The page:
We have a very small entry so we do a combination of what you suggest. We enter the house from two doors. In the entry, there is a small wall-hung coat rack. My son used that. In the laundry, there are more hooks on the wall for my & my husband's coats. The kids used to hand backpacks and lunch boxes there too. There is really no place to set anything down until you get into the kitchen, so we have to be diligent not to clutter the kitchen counters.
Thanks for sharing your unique situation, Janet. As long as everyone understands where things go when entering the home, the landing zone can be anywhere and set up any way that works for the family.
A defined entryway makes all the difference and you have terrific ideas here, Sabrina. I noticed when moving my daughter into her college apartment this year that the roomies had already turned the hooks on the wall in their entryway into a mask rack, which I thought was so smart. They can grab a clean mask when they head out to class and there'll be no rummaging around their bags to fish out used masks.
Great idea! Having COVID-related stuff in the landing zone is super important during this time. Thanks for sharing their idea. =)
Now that's a robust post! You hit all of the essentials and more.
I have a special challenge. I have only one entrance to my home, but once I get through the door, I'm basically in a space no larger than a phone booth, with a closet to my left and stairs ahead of me. It's so tight that I have to wiggle around if want to take out a full trash bag or a suitcase -- I have to balance it behind me on the stairs so I can open the front door first, because there's no room in the entrance way for any more than one person!
There's no room for a table or even hooks protruding from the wall, or the door wouldn't open completely! But because the closet is against an outside wall, coats get too cold to store there in winter, so for years I had a coat rack at the top of the stairs, which felt cluttery and excessive, so I got rid of it and during cold weather, my coat has its own chair. (The rest of my landing strip, thus, is in the interior of the house; purse, keys, phone-in-the-charger, work bag, etc., all have places to live. But ah, those coats.)
That's frustrating. With narrow entryways, we have to do more creative organizing to figure them out. It is Ok to have your landing zone farther into the house as long as most of the items are in one place and everyone knows what is there. Thanks for sharing your situation.
This post reminded me that I haven't found the perfect spot to put my bag in when I enter my home. Thank you!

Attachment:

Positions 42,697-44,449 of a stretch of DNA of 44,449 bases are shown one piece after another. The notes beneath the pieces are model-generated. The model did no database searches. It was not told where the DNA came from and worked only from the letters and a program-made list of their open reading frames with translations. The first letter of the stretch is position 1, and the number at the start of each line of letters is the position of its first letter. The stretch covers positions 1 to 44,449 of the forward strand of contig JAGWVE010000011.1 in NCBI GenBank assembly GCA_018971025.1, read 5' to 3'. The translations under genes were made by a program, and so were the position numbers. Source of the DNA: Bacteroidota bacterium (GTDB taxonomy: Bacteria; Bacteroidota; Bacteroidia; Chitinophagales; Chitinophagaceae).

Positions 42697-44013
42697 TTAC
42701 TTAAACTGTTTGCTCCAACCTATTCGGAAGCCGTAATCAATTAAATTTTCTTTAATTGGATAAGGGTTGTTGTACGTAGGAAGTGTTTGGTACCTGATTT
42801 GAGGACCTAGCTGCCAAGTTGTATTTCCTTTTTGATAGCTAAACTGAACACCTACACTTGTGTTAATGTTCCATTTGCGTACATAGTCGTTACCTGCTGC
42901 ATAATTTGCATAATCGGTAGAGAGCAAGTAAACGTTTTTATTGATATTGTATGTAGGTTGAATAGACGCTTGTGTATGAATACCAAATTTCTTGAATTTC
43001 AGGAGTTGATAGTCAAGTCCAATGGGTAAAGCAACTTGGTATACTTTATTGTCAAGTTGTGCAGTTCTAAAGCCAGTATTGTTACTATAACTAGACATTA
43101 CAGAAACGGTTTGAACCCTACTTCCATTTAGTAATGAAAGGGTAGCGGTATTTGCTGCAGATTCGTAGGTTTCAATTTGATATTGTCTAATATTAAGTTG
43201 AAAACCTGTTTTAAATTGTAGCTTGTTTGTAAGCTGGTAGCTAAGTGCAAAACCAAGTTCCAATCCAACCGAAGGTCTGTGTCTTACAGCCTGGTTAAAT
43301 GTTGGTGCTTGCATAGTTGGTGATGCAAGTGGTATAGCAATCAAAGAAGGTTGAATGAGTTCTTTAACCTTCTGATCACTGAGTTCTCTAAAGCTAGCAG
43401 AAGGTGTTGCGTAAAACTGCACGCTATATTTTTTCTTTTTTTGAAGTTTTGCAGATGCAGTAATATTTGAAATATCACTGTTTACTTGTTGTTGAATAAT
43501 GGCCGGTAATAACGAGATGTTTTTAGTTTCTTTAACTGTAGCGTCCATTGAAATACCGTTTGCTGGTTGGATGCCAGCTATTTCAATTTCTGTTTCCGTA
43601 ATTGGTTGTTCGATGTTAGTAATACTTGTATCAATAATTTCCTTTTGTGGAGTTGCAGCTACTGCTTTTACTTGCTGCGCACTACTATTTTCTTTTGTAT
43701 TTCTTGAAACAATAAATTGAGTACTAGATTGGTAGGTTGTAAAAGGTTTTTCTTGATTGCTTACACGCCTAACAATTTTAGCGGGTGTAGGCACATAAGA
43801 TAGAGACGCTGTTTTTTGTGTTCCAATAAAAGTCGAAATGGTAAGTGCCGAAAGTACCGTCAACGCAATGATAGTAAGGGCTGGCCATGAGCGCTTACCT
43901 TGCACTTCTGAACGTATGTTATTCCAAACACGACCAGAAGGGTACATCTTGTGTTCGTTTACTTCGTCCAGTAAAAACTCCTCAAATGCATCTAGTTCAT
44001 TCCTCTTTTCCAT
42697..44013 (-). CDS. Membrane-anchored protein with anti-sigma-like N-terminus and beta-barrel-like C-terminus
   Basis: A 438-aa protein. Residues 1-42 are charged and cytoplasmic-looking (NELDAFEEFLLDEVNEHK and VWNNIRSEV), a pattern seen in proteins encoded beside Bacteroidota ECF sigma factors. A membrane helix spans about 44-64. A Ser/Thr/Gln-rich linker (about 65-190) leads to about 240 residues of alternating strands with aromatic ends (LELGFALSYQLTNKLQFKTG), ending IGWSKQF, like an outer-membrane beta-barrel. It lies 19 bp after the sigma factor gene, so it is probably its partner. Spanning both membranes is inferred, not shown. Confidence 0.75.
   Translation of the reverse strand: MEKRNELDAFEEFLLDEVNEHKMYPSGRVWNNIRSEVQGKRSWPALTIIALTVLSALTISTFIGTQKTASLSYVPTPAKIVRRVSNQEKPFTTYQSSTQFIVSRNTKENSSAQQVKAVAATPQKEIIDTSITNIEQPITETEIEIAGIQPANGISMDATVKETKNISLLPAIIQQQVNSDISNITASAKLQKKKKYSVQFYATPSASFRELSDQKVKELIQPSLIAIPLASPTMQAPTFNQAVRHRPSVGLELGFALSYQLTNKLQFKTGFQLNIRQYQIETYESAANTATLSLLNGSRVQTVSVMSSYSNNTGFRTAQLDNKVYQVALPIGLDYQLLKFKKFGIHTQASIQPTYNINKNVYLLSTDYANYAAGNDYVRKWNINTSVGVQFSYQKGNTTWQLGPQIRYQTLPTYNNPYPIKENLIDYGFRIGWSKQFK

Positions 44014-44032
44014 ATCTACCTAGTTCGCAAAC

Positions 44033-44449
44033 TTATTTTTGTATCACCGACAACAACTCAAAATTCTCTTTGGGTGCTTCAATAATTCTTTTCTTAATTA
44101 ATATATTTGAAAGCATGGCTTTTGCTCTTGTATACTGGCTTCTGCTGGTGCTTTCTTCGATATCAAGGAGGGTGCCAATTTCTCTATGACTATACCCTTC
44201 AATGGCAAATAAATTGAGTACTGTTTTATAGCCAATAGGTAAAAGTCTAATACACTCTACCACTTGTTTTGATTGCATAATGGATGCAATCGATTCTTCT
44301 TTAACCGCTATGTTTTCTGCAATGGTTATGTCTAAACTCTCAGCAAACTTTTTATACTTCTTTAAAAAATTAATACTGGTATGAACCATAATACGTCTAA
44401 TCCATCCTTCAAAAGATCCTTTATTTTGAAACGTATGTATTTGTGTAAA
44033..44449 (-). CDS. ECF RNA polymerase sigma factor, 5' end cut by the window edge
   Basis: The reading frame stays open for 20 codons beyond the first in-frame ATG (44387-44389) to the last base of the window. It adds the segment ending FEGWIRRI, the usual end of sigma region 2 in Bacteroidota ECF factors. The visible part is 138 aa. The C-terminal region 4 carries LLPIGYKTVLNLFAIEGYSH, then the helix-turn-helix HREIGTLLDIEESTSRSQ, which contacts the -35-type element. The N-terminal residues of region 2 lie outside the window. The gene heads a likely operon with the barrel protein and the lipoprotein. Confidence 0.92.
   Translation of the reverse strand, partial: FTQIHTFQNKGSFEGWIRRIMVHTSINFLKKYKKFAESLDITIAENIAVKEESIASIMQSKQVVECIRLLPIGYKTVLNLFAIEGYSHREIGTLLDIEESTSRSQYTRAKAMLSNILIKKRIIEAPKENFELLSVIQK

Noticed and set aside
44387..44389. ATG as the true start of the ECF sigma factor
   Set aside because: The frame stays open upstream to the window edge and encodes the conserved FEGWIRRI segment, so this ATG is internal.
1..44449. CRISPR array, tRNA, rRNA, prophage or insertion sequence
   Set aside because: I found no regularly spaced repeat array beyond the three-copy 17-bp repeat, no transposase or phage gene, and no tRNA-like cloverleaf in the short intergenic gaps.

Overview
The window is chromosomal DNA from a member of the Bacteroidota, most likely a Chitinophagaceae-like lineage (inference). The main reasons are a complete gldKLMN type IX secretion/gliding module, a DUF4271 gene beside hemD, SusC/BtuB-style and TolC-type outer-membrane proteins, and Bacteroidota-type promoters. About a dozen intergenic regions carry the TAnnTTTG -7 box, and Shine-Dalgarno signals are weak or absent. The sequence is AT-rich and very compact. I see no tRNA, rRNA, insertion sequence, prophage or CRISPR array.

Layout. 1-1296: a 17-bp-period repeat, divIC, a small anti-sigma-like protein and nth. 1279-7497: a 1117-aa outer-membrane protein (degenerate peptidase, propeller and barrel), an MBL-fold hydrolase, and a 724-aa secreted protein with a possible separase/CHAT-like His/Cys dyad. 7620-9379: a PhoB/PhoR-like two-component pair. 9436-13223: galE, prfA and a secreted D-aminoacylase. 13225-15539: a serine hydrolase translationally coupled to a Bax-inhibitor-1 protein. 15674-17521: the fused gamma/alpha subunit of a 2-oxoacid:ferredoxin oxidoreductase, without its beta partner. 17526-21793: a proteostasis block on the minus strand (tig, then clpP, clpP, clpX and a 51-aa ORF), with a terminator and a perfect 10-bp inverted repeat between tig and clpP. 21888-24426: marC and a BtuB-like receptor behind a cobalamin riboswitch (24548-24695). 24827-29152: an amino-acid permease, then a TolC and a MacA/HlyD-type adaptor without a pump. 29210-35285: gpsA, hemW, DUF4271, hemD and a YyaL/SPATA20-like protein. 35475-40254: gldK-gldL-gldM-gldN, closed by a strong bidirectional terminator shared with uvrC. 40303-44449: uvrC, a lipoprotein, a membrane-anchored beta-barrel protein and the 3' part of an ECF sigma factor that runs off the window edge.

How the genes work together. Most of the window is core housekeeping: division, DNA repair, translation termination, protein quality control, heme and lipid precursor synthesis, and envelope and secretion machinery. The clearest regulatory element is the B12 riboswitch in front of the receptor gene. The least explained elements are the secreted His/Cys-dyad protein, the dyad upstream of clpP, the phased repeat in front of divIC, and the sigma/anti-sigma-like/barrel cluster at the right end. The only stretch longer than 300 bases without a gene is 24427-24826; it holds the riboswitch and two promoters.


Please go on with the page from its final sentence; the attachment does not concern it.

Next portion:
I'm glad that it helped to remind you of a task. It's my purpose for the blog. =)
This is a very thorough outline of what to include in a landing zone and where. Landing zones are such an essential organizational tool because the things we bring with us when we enter our home and take with us when we leave are prime candidates for clutter without a proper home. Also, one doesn't want the most frequently used entry to be cluttered since that is likely the first view guests will have of your home.
One challenge a family I know had was that half the time they entered the home via the back, where the cars parked. The other half of the time, the kids went out the front to where the bus for school picks them up. This complicated things. My preference is to always "store" things in one space, even if you periodically go out another door. Or, simply go out and around the house to the bus if the better storage space is in the back. I love the list!
You make a good point; people may need to change their behaviors to make the entryway zone effective if they have dual entries. Creating habits before school starts would help with this, so when the school year begins, they will have already established the new habit. Thanks for stopping by and sharing, Seana.
This is such a necessary post. It sets the tone for what happens once we enter the home. ( And saves time when exiting.) I really like what you said about creating an area near the door you enter and leave from. I agree that’s key. I tell clients that no space is too small. We just need to be creative.
I love the video!!
That is so true that no place is too small. I recently found a small 10-inch deep table for the entryway, so my daughter and her roommate had a place for their things when they entered their tiny city rental property. We went there yesterday, and they are using it! It is working for their area.
Those are excellent questions you posed for figuring out a good landing zone location. Your ideas for what to include are also terrific.
When we first moved into our house, the front door had actually been set up like a back door. You walked in and saw the washer/dryer, a tiny closet, a large freezer, and the water heater. My husband rearranged and removed all of those things within a short while and created a laundry room in another area. Then I converted the entryway to accommodate all the drop zone items. Over the years, it changed as our family grew. At one point, I had bins to collect the kids' school and artwork and low hooks for their coats and backpacks.
Diane N Quintana
Love these tips, Sabrina! I'm working with a family right now to create a good landing zone for the things they bring into the home. I will share this check list with them.
Thank you, Diane! That's great. They will see a huge difference when they enter the home every single day. Happy organizing!
I live in an apartment with a very small entryway. The upside of that is it has to stay neat or we can't get in and out! Right at the edge of the living room is a mat where we keep our shoes or boots (one pair each, the rest have to go in the closet) and a table with a basket for keys and a storage section where we keep the dog's leash.
That's great! A table near the entryway always works well for small and larger entryways. Thanks for sharing.